Series 5: Scientific and technical files is subdivided in Subseries 1: Laboratory Notebooks and courses notes; Subseries 2: Data and technical files (including correspondence), including a section on Rat Library. Subseries 3: Research proposals (evaluated). All folders in this series all other folders have been kept in original file order. Correspondence can be found all through the series.
Series 6: Rubber and Guayule is subdivided in Subseries 1: Malaysia - committees, meetings and other papers; Subseries 2: Malaysia - Correspondence; Subseries 3: Malaysia - Publications; Subseries 5: Guayule including a section Correspondence. Folders in some of these sections are listed in chronological order, the rest of the folders have been kept in original file order. Correspondence can be found in all through this series.
Series 7: Biographical material is subdivided in 5 subseries. It includes a large section on travel, correspondence with members of the family, documents and correspondence about Bonner's milestone birthdays and a small collection of photos and slides. The 5 subseries are: 1. Travel reports and correspondence, with a section Australia and one on China; Subseries 2: Personal interests and activities; Subseries 3: Family correspondence and documents; Subseries 4: Biographical miscellanea; Subseries 5: Photos, slides and other media. Only the section on family correspondence and documents is arranged alphabetically; all other folders have been kept in original file order.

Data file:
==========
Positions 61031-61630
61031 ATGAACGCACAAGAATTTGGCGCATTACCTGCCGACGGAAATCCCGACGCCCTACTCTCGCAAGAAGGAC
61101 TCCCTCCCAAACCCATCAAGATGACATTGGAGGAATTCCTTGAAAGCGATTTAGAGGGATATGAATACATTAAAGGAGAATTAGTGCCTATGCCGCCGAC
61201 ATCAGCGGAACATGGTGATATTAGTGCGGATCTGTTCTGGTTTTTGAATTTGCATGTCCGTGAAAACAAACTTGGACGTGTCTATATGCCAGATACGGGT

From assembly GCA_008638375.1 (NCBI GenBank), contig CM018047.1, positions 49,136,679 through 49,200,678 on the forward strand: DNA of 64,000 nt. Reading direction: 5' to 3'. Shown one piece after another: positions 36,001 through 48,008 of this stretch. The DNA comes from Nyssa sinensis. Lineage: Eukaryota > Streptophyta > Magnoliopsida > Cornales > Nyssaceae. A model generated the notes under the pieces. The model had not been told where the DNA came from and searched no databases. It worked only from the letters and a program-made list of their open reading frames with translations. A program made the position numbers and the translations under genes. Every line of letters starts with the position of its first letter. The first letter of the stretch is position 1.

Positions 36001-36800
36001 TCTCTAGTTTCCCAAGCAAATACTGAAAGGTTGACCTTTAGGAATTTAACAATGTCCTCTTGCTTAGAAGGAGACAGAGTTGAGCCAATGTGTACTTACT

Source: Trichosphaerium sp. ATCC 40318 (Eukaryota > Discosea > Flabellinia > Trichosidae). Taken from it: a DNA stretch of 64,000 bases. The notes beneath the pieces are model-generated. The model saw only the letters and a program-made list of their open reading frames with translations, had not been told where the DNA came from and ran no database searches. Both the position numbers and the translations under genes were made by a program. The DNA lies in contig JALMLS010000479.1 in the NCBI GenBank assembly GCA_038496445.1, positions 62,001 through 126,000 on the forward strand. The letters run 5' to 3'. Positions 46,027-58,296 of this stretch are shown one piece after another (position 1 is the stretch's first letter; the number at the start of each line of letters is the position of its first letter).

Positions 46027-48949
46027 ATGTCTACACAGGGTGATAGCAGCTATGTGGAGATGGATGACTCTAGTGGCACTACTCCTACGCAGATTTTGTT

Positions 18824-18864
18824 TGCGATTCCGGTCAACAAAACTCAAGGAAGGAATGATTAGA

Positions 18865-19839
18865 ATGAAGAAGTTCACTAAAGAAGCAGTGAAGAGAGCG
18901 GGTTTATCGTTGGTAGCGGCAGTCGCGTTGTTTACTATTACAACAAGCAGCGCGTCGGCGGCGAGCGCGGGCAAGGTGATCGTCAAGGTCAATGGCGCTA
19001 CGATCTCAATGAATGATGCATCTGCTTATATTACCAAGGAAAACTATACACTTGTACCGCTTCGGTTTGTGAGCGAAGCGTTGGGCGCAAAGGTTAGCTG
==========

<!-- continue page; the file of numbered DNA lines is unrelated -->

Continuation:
The papers were donated by the Bonner family.
Processed by Mariella Soprano, 2011.
Processing of the James Bonner papers started in 1998 and was completed in 2011.
- Finding Aid for the James Bonner Papers, 1940-1996
- Processed by Mariella Soprano, Elisa Piccio, and Ruth Sustaita.
- Description rules
- Describing Archives: A Content Standard
- Language of description
- Script of description
- Code for undetermined script